A question I’m asked is, “How can homeowners protect themselves from these scams after a storm?” First, the IFPA recommends that before signing with a contractor, consumers should check to see if the contractor is registered with the PA Attorney General’s Office. You can check to see if your contractor is registered by visiting the PA Attorney General’s website at www.attorneygeneral.gov . In addition, the Attorney General’s Office recommends contacting the contractor’s references, receiving more than one bid for the job, and checking for complaints filed with the Better Business Bureau. Considering that Pennsylvania saw a 25 percent increase in reported homeowners insurance fraud before Sandy ever took place, these are tips that every homeowner should remember even long after Sandy’s damage has been mended.
By better understanding your insurance policies and being aware of contractor scams, you can better avoid becoming a victim.
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TUESDAY, NOVEMBER 20, 2012
Maintaining a car can be a very expensive venture if you are not careful. From annual inspection and periodic upkeep to keeping the car fueled and insured, owning a car can easily deplete your bank account and leave you strapped for cash. One major cost associated with owning a car is paying for car insurance. Depending on where you live in the United States, car insurance could either be a small expense or take a dramatic toll on your budget. Here is a look at five of the most expensive cities in America for car insurance.
According to an article released by Yahoo! in January 2012, Detroit, Mich. has the highest car insurance premiums on average in the U.S. The Motor City's insurance rates are most unfriendly to cash-strapped car owners. According to Runzheimer International, the average car insurance premium in Detroit was $5,941 in 2011. That's nearly $2,000 more than the runner-up. The Motor City is filled to the brim with automobiles, and as a result of the high population of citizens and cars, along with a no-fault insurance system, its insurance premiums have stayed among the highest in the country.
Philadelphia, Pa. is another city that is hit hard by high car insurance costs. Coming in just behind Detroit, the City of Brotherly Love is not feeling the love in regards to its high premium costs. In 2011, the average car insurance policy cost drivers $4,076, according to Runzheimer International. The cost is not nearly as high as Detroit's astronomical average premium of $5,941, but is considerably higher than the approximate $1,199 national average that HomeInsurance.com reported for December 2011. Due to Philadelphia's overcrowded streets and high population of vehicles, insurance rates have continued to climb.
Another American city that definitely gets the short end of the stick when it comes to saving on auto insurance is New Orleans, La. The Big Easy has one of the most expensive car insurance premiums in the U.S. According to a Runzheimer International study performed in 2011, New Orleans had an average car insurance premium rate of $3,599 in 2011. New Orleans' high premiums are not due to overcrowding but because of judicial ruling. In Louisiana, only claims totaling over $50,000 actually make it to a jury case. Claims less than that benchmark are settled out of court.
Miami, Fla. is another U.S. city that was unable to escape high auto insurance premium rates. The Runzheimer International study performed in 2011 marked the average car insurance premium in Miami at a hefty $3,388. Due to the city's no-fault auto insurance rule and an influx of fraudulent claims, Miami has experienced a significant premium hike in recent years.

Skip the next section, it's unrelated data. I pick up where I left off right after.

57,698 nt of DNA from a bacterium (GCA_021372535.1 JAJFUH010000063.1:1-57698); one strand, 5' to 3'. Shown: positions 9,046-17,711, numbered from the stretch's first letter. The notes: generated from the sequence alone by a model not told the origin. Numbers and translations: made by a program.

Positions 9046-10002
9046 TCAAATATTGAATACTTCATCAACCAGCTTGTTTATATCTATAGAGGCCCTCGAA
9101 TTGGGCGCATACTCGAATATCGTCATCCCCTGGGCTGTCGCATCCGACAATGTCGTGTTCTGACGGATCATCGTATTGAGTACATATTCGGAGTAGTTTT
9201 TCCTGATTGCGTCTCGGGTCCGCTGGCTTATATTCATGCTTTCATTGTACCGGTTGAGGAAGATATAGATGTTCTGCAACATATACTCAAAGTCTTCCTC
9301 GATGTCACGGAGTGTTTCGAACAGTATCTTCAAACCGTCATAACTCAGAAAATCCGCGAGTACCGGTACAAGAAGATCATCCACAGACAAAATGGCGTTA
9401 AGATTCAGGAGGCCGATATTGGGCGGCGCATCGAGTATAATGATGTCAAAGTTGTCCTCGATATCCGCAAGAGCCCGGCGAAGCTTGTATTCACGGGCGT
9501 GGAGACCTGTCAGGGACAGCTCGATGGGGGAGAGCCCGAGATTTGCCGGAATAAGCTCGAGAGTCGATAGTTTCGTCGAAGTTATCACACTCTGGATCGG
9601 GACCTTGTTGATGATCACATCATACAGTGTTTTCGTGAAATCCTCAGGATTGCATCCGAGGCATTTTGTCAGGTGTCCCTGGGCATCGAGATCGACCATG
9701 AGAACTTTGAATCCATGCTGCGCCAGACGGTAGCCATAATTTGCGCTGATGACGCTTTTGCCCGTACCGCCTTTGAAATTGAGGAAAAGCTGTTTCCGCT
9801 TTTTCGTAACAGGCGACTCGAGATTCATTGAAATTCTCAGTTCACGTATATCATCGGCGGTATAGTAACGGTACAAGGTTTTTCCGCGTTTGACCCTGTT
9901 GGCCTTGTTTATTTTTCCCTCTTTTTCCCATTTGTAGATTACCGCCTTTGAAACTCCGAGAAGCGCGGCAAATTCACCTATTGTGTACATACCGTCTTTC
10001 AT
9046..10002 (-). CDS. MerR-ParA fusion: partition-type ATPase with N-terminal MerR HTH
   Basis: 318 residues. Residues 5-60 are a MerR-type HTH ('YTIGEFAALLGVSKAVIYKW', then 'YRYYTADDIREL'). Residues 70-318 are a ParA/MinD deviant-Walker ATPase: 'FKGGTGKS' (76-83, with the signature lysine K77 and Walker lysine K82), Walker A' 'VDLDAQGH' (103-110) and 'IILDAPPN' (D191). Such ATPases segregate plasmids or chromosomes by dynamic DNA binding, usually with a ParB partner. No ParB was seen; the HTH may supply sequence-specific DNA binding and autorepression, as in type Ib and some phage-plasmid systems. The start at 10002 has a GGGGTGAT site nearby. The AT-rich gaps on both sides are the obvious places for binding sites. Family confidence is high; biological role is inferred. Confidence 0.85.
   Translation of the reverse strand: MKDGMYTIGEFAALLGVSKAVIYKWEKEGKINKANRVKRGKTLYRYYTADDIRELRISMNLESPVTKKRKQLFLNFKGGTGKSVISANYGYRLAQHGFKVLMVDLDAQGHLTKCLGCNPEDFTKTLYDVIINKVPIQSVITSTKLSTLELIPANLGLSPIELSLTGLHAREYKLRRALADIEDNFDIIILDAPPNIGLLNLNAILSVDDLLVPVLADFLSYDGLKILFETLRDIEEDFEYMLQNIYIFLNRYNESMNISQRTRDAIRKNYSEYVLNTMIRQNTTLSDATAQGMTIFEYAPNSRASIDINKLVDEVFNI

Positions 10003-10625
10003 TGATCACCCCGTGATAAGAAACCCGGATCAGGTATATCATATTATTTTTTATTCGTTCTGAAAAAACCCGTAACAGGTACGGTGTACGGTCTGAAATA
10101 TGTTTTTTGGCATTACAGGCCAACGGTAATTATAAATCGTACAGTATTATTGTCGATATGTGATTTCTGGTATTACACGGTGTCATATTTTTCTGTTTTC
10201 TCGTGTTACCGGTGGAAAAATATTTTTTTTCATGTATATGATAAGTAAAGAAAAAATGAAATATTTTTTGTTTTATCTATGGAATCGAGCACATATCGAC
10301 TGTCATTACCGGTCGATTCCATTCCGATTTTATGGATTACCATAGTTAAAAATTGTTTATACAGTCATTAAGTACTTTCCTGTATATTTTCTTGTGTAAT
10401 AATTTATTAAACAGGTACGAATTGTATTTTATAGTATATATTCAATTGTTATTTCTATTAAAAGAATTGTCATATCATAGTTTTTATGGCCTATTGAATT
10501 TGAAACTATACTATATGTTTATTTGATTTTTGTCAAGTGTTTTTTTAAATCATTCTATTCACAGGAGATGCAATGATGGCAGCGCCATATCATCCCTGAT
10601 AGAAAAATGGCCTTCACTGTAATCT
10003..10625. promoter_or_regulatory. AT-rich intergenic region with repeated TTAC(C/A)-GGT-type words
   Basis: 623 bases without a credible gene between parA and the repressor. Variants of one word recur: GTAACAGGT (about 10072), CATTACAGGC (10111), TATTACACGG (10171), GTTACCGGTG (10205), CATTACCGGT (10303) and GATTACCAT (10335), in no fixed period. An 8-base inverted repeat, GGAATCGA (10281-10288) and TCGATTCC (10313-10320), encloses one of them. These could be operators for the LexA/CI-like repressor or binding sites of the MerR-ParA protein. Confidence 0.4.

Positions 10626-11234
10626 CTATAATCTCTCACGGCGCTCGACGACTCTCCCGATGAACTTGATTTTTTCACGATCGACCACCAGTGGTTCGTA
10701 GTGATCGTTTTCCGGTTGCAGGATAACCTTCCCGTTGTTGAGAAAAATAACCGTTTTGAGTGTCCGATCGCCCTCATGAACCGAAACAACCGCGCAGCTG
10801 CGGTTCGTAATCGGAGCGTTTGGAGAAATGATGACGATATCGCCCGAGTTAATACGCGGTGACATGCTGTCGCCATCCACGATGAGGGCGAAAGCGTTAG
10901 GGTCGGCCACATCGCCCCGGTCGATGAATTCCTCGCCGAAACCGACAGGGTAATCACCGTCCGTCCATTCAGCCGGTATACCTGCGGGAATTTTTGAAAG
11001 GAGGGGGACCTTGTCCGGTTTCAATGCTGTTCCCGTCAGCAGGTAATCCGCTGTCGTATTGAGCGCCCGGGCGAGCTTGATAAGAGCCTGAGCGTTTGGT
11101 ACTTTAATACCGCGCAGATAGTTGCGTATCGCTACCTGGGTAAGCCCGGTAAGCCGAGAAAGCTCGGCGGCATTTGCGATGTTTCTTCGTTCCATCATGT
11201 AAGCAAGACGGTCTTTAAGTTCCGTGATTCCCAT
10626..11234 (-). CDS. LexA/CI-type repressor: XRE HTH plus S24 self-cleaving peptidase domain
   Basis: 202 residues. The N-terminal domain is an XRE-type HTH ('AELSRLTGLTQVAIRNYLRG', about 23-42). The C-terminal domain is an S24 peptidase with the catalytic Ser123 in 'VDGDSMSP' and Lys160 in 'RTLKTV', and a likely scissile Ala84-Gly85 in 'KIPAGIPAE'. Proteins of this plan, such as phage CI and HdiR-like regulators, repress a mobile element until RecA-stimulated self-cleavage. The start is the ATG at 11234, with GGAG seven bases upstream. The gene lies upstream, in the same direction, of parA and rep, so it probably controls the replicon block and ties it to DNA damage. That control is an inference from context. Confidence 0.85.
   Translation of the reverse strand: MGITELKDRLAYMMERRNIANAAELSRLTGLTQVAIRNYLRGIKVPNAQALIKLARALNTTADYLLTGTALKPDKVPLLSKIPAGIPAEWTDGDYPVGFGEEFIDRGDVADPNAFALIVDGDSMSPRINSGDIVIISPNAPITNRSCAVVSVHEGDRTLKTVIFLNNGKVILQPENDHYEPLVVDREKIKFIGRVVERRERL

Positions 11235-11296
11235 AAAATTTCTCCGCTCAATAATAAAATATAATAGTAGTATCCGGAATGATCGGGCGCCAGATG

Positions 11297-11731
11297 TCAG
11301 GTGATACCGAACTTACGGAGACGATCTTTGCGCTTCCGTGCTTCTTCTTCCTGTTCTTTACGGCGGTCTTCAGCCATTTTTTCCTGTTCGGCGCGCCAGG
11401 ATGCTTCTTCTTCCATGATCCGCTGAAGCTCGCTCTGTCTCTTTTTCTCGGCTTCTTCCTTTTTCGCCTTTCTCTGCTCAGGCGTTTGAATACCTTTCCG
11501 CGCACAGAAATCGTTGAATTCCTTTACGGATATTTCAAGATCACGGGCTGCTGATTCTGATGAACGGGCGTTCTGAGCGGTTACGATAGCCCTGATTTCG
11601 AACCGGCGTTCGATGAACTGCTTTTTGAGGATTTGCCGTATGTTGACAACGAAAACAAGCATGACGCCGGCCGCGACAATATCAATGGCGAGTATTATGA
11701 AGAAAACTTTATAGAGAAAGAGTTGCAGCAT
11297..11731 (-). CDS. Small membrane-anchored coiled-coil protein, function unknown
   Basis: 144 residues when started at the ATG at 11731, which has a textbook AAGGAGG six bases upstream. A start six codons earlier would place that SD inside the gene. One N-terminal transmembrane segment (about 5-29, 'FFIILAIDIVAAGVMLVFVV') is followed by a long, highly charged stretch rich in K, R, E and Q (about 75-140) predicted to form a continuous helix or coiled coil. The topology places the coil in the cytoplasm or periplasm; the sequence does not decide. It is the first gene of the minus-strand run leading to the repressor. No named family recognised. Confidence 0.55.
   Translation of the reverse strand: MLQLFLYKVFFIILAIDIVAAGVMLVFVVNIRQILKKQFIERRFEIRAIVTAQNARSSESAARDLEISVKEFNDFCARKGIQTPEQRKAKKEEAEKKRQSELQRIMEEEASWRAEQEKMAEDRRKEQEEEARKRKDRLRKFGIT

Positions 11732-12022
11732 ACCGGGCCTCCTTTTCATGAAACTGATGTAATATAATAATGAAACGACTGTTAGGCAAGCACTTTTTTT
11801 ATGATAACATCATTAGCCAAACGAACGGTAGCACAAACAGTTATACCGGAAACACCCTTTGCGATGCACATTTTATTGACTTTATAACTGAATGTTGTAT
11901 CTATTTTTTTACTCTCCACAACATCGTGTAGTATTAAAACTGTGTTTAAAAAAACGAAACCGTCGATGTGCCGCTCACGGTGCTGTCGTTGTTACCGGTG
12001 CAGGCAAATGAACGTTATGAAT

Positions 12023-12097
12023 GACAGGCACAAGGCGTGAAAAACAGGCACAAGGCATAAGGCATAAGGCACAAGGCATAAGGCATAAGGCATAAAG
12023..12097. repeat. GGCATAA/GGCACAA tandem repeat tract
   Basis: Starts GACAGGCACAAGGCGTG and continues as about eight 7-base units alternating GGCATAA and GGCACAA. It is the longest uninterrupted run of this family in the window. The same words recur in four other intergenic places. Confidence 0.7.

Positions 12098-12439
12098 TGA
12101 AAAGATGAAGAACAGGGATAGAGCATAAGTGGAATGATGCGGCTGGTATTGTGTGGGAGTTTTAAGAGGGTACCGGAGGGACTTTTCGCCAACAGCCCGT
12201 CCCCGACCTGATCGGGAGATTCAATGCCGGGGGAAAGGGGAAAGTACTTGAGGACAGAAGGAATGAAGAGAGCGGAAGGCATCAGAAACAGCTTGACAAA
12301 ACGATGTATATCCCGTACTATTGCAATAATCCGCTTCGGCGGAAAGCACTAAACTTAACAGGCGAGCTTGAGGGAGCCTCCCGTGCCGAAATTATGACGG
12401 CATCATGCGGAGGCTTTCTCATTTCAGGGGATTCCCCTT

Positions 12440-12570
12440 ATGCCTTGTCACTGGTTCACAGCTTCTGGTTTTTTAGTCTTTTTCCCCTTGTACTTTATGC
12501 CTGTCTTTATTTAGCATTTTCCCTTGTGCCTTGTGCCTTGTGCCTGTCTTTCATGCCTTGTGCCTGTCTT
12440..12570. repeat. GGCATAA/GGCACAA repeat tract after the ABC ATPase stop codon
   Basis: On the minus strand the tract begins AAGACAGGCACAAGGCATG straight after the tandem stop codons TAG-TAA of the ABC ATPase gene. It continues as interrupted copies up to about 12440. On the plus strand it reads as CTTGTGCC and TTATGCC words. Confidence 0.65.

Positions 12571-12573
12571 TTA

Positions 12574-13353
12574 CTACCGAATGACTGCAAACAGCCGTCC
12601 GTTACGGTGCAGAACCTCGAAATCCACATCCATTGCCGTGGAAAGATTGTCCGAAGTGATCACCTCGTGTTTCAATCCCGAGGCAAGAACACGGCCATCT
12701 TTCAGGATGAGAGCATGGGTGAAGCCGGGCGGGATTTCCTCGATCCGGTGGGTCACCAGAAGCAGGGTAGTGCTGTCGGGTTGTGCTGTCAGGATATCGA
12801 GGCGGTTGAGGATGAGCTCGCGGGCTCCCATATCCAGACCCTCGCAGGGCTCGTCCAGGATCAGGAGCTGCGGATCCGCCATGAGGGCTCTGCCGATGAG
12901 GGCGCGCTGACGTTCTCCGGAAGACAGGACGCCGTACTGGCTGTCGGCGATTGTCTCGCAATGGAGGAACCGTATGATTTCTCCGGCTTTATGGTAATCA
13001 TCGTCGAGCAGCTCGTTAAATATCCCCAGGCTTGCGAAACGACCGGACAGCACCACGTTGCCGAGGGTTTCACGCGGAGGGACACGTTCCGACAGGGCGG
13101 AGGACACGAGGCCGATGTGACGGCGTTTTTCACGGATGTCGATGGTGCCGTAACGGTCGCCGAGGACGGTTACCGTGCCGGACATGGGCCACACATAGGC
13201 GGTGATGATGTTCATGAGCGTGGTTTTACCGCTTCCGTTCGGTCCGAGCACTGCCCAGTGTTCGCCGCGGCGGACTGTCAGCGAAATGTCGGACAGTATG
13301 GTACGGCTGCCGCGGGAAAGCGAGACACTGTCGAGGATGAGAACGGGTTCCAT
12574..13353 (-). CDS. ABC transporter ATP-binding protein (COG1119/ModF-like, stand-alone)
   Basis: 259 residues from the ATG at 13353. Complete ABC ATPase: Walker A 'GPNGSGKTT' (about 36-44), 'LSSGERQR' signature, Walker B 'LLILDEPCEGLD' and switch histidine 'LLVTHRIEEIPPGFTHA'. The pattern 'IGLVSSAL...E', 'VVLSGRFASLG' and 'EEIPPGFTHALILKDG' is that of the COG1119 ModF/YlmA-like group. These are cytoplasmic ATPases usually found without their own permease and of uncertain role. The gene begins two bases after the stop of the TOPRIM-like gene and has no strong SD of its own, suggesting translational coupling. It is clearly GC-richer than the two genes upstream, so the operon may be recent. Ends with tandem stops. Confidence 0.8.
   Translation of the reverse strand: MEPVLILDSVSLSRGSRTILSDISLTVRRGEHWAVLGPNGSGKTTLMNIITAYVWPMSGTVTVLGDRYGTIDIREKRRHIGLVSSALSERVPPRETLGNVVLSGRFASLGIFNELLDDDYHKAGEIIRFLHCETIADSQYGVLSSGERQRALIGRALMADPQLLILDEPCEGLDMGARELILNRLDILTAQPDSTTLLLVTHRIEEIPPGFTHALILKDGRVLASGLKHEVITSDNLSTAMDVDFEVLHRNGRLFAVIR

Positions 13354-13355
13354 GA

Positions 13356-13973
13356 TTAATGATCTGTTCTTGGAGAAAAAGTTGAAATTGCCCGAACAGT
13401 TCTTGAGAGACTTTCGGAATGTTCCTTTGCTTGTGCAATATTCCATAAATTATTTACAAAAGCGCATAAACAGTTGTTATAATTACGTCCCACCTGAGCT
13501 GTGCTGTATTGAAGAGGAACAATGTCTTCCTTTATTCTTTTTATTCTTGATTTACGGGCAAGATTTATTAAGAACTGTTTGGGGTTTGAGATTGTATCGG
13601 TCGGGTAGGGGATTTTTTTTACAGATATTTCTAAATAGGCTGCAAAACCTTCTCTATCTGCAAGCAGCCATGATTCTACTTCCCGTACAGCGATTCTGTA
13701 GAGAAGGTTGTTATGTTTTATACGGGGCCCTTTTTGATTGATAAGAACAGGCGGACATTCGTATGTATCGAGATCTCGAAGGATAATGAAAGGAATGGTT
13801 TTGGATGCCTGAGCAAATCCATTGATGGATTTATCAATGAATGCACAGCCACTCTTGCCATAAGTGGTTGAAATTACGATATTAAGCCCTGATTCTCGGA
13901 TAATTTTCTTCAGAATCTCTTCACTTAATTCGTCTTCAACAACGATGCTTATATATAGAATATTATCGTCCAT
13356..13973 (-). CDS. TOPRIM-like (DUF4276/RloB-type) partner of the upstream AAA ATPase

Last but certainly not least, Newark, N.J. has one of the highest car insurance premium averages in the U.S. The city features an average auto insurance premium of $2,867. Newark's residents certainly have quite a hefty expense in order to keep their vehicles insured. Similar to Miami and Detroit, New Jersey has a no-fault insurance rule, and costs have risen as a result.
The Bottom Line
Car insurance premiums vary substantially depending upon where you live. States with no-fault laws and higher populations are prone to have higher average auto insurance premiums due to the higher amount of accidents and collisions that occur. The numbers presented are based off studies, and it is possible to find less expensive auto insurance. Many factors apply when determining what your auto insurance rate is, including driver safety, your zip code and your age. Shop carefully when buying car insurance, and make sure you are getting the best rate possible.
Original story - 5 Most Expensive Cities In The U.S. For Car Insurance
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MONDAY, NOVEMBER 5, 2012
Hurricane Deductibles Won’t Apply for Sandy in Pennsylvania
Delaware, Pennsylvania, Rhode Island and the District of Columbia have declared that hurricane deductibles won’t be applicable for Sandy-related claims in their jurisdictions. They are joining New York, New Jersey, Maryland and Connecticut that made similar announcements after Sandy slammed into the New Jersey shoreline.
Pennsylvania Gov. Tom Corbett announced last Thursday, Nov. 1, that Pennsylvania homeowners will not have to pay hurricane deductibles on insurance claims stemming from damage caused by Sandy.
“Insurance deductibles could have added significant costs to Pennsylvanians already struggling to clean up and rebuild after Hurricane Sandy,” said Gov. Corbett. “Insurance companies have deployed catastrophe teams to Pennsylvania and they have been advised that hurricane deductibles should not be applied to any homeowner’s insurance claims.”
Pennsylvania regulators said some homeowner’s insurance policies for properties in Pennsylvania have special “hurricane,” “tropical storm” or “named storm” deductibles based on a percentage of a property’s insured value. These deductibles typically range from one percent of a home’s insured value to five percent.
“We are very pleased with the initial, proactive response we’re seeing from insurance companies and their commitment to helping Pennsylvanians recover,” Pennsylvania Insurance Commissioner Michael Consedine said. “Insurance companies are experts in managing risk and responding to disaster. We will actively monitor the insurance industry to ensure they are fulfilling their commitments to their policyholders.”